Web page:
1.2. Tom Ford
The Tom Ford site is extremely well-optimized on both desktop and mobile versions. All of the images used are fitting and can be adapted to the portrait ratio of smartphones. This places an emphasis on optimizing for mobile users, which are quickly accounting for the majority of all web page views.
Apart from the images showing different Tom Ford’s lines of products, there is only one simple prompt for customers’ email addresses placed at the bottom. It is unobtrusive, clean and elegant, reflecting the brand’s own style.
Digiday, similar to Puma, gives the visitors options to its newsletters. Other than the daily stories, Digiday’s visitors can also choose whether to receive info about its extra programs and events. The options expand to exiting the overlay as well, in case the visitors are not interested.
The language used in the splash page is also simple and concise, written in clear sans serif font with a contrasty black and white color scheme, which evokes a classy and trustworthy feel.
02. Verify Age/Preferred Language
As a global brand, Zara really prioritises their users’ experience. That carries through to their splash page, which prompts you to choose your region and language. This enables their customers to see exactly the regional availability of Zara’s collections, in the language of their choice. The disclaimer for cookies usage is also neatly presented in the lower left corner, right below said region and language selector. Apart from that, the site does not burden the user with any other unnecessary information and only shows a vibrant image along with Zara’s logo.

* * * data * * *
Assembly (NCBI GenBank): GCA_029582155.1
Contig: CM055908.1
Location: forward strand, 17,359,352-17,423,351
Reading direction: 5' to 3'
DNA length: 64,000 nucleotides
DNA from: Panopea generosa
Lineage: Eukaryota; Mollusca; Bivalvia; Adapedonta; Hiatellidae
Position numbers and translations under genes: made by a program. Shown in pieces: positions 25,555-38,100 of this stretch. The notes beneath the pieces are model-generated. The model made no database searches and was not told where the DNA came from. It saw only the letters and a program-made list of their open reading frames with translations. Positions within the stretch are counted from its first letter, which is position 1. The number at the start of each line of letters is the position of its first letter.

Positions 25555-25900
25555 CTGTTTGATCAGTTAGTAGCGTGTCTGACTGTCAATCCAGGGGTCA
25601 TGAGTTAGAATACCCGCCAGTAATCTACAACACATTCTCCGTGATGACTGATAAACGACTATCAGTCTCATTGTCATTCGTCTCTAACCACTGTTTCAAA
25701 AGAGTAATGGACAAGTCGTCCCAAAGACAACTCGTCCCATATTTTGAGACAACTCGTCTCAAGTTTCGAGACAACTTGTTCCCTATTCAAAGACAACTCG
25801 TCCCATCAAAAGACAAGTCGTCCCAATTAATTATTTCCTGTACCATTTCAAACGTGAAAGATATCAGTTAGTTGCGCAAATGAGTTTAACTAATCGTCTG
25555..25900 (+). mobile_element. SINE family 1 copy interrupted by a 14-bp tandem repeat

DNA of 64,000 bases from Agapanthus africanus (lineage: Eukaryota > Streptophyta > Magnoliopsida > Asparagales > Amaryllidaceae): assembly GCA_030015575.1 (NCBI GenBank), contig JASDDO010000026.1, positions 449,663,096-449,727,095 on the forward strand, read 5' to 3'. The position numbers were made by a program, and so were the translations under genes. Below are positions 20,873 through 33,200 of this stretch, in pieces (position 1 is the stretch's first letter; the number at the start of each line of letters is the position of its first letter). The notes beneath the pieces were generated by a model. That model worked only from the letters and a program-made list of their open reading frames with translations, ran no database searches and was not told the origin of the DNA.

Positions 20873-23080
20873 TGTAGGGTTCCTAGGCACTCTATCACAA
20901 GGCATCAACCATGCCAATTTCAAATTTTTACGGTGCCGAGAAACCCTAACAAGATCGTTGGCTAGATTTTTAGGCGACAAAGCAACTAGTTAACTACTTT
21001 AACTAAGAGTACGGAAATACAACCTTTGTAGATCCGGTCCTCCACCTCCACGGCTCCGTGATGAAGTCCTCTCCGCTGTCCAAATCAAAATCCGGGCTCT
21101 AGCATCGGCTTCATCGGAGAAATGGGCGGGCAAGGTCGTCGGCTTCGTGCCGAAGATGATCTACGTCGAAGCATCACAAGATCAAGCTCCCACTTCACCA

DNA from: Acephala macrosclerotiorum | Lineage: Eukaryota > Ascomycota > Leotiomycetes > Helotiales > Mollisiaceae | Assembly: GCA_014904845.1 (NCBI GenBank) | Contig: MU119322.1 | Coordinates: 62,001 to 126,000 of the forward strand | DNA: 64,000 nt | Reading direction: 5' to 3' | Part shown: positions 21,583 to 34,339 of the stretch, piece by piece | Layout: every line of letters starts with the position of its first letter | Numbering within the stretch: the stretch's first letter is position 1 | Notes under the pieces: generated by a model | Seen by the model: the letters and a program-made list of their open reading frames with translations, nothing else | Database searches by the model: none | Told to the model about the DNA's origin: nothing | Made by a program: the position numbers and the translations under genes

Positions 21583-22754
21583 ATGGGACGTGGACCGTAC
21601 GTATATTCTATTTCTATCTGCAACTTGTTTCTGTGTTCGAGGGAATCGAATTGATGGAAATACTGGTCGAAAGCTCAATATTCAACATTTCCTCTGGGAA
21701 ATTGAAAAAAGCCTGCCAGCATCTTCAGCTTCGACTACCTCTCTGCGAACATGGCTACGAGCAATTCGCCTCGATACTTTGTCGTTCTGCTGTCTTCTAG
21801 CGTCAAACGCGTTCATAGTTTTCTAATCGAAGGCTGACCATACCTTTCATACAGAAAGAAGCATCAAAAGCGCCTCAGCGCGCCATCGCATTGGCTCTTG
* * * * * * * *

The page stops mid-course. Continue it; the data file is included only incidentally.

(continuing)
2.2. Design Stub
Design Stub has made use of this age verification feature effectively to ensure the content is intended to the right age group. The combination with the background has demonstrated clearly why this prompt is vital to the user browsing experience.
Furthermore, they have gone for another step when asking for the customer’s specific date of birth, this will serve as an excellent tool for their nurturing activities later on.
Tito’s splash page satisfyingly reflects its handmade, Texas root with rugged textures and images, accompanied by old school fonts. As a liquor brand, the site does what it is supposed to do - asking for the customers’ age.
The question is shown in a big and high contrast font with no other prompts. Any other actions can be left until after the age verification to ensure that Tito’s is serving the right customers.
04. Offer Discount
Visitors of the Puma website will be presented with a multi-purpose window. A discount will be offered in exchange for the customers’ email and date of birth. Visitors will also be able to choose their shopping preference for men’s or women’s attire in this window. Should they are not interested, however, the window can be dismissed to make way for the Puma home page.
The strong point of J.Crew can be directly seen in its vibrant and friendly images that show its latest collections. The hospitable feel is also expressed in the site’s language, using natural and informal phrases as CTAs.